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Am J Physiol Regul Integr Comp Physiol. 2018 Feb 1;314(2):R231-R241. doi: 10.1152/ajpregu.00248.2017. Epub 2017 Dec 4.

Maternal circadian rhythms and the programming of adult health and disease.

Author information

1
Robinson Research Institute, Adelaide Medical School, University of Adelaide , Adelaide, South Australia , Australia.

Abstract

The in utero environment is inherently rhythmic, with the fetus subjected to circadian changes in temperature, substrates, and various maternal hormones. Meanwhile, the fetus is developing an endogenous circadian timing system, preparing for life in an external environment where light, food availability, and other environmental factors change predictably and repeatedly every 24 h. In humans, there are many situations that can disrupt circadian rhythms, including shift work, international travel, insomnias, and circadian rhythm disorders (e.g., advanced/delayed sleep phase disorder), with a growing consensus that this chronodisruption can have deleterious consequences for an individual's health and well-being. However, the impact of chronodisruption during pregnancy on the health of both the mother and fetus is not well understood. In this review, we outline circadian timing system ontogeny in mammals and examine emerging research from animal models demonstrating long-term negative implications for progeny health following maternal chronodisruption during pregnancy.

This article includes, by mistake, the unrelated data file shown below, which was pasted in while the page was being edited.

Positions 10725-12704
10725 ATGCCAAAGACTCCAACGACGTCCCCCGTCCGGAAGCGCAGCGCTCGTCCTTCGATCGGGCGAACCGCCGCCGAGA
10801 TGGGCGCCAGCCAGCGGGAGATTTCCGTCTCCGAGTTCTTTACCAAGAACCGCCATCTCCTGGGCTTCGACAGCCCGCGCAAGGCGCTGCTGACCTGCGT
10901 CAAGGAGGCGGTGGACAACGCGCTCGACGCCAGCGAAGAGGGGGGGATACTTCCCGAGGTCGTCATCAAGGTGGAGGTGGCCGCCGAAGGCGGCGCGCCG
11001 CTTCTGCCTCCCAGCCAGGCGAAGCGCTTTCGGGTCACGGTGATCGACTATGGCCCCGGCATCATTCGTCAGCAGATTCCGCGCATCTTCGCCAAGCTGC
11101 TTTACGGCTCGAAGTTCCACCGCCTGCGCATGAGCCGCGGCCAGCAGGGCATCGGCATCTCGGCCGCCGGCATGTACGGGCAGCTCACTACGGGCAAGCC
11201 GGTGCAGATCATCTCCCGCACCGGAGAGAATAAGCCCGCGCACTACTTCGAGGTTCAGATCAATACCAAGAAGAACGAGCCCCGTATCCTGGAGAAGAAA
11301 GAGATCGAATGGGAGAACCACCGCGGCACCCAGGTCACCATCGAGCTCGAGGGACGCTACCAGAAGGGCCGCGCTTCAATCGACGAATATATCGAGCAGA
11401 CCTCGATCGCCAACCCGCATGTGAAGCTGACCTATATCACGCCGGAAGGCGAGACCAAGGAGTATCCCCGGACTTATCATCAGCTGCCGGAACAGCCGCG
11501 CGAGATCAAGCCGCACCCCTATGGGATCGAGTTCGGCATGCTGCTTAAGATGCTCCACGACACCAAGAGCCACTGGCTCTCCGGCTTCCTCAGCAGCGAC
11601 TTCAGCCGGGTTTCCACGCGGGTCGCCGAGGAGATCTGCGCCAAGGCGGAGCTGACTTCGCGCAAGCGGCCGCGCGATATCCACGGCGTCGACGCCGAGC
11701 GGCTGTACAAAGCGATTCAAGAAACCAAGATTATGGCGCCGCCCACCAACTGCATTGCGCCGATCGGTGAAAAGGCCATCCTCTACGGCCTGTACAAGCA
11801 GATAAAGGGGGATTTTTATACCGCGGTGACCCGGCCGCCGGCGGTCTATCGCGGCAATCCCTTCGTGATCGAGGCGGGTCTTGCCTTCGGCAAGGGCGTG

KEYWORDS:

circadian rhythm; metabolism; pregnancy; programming

PMID:
29141950
DOI:
10.1152/ajpregu.00248.2017

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